Commentary on Psalm 80:7-15
This portion of Psalm 80 responds to the first lesson from Isaiah 5 by employing the same metaphor of God’s people as a ruined, forsaken vine and vineyard.
In the first lesson, Isaiah argues God’s side: in spite of my loving viticulture, my grape people were a failure; there was nothing for it but to abandon them and the whole project. The psalm then argues the people’s side seeking God’s restoration to wholeness.
I’m a loyal fan of The Revised Common Lectionary but let me say that allowing verses 7, 14, and 15 to represent the gist of the people’s appeal takes some of the fun out of the juxtaposition of Psalm 80 with Isaiah 5 and Matthew 21. As the first reading and gospel reading make clear, God expects the vineyard to produce fruits of the Reign: justice and righteousness.
What’s striking about the people’s defense in Psalm 80 is the absence of mention of God’s vineyard mission. The psalm seems concerned only with the grandeur of the vine and the restoration of the special relationship once enjoyed between God and God’s own people. In verses 1-6, the people address God in unctuous tones, reminding God of the divine power to save and then appealing to God’s (or is it only the people’s) honor and reputation: “You make us the scorn of our neighbors; our enemies laugh among themselves” (verse 6). Then (following the appointed verses) in verse 16, the psalm calls not for mercy but rather for God’s vengeance to rain down upon the boars and beasts who have had their way with the vineyard.
The appointed verses begin with a simple request for restoration (verse 7). Then the psalmist hearkens back to Exodus and the conquest of Canaan, reminding God that the vineyard was God’s own project (verse 8). The description in verses 9-11 of the vineyard’s success deserves some attention from the preacher’s imagination. It is a picture of a grotesque grape vine that towers over cedar trees and mountains and stretches from the Mediterranean to the Jordan and beyond.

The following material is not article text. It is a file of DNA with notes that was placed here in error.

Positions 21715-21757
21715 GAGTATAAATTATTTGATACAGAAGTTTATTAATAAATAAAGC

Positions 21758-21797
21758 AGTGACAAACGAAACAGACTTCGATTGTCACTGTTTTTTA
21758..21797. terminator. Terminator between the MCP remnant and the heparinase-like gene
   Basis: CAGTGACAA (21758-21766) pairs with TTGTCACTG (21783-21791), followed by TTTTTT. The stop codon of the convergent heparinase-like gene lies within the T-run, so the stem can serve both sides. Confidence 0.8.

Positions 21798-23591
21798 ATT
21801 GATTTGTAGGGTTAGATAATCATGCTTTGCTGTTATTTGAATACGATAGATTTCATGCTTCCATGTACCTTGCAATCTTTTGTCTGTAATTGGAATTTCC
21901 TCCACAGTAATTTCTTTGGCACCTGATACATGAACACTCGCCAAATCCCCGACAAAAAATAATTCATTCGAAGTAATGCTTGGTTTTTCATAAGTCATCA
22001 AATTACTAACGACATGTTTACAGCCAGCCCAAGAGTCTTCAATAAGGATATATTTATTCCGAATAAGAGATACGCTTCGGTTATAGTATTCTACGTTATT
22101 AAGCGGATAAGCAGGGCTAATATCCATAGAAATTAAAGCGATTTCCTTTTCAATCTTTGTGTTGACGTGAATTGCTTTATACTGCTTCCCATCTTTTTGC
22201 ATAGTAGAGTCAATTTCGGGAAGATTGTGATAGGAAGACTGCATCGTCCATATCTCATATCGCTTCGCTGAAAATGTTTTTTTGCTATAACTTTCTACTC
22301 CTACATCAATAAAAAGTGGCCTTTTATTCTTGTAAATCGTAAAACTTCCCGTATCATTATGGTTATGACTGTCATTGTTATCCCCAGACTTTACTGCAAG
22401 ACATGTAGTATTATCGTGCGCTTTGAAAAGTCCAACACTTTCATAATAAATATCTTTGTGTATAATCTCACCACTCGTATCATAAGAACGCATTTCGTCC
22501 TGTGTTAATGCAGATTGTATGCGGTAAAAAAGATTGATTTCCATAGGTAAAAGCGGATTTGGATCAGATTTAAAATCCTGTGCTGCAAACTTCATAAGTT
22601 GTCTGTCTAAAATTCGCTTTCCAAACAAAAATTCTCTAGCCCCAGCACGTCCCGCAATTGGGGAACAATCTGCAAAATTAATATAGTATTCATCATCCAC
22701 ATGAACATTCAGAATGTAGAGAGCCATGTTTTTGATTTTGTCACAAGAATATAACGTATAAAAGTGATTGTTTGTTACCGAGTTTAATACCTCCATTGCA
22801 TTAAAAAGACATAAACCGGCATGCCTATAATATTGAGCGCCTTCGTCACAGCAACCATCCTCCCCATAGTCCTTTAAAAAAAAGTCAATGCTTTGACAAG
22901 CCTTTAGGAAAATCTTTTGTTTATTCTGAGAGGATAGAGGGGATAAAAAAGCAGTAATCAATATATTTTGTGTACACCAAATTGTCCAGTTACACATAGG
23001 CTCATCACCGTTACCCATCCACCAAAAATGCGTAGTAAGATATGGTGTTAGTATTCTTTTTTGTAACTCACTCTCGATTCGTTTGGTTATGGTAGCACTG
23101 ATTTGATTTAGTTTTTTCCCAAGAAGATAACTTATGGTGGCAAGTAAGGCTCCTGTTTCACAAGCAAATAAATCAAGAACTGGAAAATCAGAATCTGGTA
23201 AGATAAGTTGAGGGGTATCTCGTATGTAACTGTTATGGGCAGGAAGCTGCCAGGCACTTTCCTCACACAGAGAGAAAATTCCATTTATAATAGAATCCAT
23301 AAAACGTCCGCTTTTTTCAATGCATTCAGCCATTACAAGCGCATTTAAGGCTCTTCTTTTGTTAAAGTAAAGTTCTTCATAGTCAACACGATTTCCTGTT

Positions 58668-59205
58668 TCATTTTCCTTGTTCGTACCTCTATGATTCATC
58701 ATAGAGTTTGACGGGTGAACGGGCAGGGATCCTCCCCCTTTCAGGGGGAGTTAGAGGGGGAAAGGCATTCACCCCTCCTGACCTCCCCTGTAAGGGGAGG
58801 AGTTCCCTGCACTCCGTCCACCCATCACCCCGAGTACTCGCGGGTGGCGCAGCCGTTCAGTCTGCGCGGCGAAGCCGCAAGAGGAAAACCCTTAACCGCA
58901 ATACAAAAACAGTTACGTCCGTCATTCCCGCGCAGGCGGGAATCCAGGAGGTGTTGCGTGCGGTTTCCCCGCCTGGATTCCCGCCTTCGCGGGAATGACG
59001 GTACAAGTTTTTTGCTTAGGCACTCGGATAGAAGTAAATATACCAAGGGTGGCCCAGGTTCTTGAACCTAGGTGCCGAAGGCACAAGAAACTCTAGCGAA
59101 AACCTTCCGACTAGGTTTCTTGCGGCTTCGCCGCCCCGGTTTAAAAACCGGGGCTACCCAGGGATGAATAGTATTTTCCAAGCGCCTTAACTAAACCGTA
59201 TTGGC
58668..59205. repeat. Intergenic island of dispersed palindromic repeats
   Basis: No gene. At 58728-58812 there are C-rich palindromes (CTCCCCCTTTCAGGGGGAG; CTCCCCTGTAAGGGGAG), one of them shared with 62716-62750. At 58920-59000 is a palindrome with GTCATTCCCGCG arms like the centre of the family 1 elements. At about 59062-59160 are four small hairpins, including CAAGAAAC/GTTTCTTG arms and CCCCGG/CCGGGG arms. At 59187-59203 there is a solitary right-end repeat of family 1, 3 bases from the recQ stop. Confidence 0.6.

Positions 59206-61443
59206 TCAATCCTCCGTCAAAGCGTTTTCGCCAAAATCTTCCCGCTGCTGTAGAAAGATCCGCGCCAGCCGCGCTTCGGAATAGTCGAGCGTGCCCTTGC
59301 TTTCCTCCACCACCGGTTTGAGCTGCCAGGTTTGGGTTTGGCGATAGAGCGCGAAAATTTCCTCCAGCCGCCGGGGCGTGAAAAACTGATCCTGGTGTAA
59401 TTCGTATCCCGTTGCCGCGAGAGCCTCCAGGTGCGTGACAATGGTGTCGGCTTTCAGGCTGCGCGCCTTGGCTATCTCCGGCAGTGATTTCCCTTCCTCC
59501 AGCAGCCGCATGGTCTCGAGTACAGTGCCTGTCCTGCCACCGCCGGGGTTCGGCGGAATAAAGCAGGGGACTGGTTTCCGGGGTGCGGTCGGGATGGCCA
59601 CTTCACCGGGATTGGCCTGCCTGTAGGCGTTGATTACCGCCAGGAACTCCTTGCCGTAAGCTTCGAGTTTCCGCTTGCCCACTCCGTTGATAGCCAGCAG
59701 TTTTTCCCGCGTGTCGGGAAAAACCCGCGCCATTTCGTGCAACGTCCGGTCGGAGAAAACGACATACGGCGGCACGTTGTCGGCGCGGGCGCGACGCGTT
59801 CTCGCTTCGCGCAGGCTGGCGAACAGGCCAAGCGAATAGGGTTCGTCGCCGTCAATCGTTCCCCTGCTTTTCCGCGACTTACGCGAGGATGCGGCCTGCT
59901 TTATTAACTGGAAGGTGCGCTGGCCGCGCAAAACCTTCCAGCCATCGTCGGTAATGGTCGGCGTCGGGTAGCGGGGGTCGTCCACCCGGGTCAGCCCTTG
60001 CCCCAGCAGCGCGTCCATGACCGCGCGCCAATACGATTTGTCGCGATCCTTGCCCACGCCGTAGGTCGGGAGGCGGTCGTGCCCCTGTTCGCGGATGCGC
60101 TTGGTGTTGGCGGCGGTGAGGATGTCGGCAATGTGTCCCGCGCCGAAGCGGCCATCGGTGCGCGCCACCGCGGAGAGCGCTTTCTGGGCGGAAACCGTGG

Sure, it’s only a metaphor celebrating God’s provision of the land promised to Abraham and Sarah. But the people’s pride in this uncanny vine provides an entry point for pointing out dissonance between their vision and God’s. Vineyards need protection because grape production involves the maintenance of tricky bio-chemical balances accompanied by a trust in ruthless discipline (one adage has it that the vintner must “cut the plants back as far as he or she can stand and then give the pruning saw to someone who hates wine”). Monster vines don’t need protection; nor are they likely to bear the best fruit.
The weakness of the people’s appeal is shown most vividly in the question posed in verse 12, “Why have you broken down its wall …?” God has never been bashful about chastising the chosen people nor about explaining to them exactly why (cf. today’s first reading!). God disciplines (prunes) so that the people may grow and bear fruits that befit God’s mission. God’s people here seem to want restoration of their prosperity, reputation, and “goodness with God” simply for their own sake.
When I’m sitting in worship on October 2 I want to hear you explore whether the people’s “case” in Psalm 80 (especially verses 8-11) bears any spiritual metaphorical relationship to the fretful handwringing of the mainline churches in North American (including, sadly, some in my own denomination, the Evangelical Lutheran Church in America) over our “decline.” “We took root and once filled the land! The Appalachians and Rockies were covered by our shadow (though perhaps never the Cascades or Sierra Nevadas). Our boughs and tendrils towered over…”
Well, you get the idea. In what ways do our visions of our former or hoped-for grandeur make grotesque the metaphors into which we have been invited to live: servant, steward, lamb? And then, with the rich judgments of Isaiah 5 and Matthew 21 as background, proclaim as Gospel the confidence we have to pray, with the psalmist (verses 14-15), “Turn now, O God of hosts, look down from heaven; behold and tend this vine; preserve what your right hand has planted,” adding, “for the sake of your mission in the word.”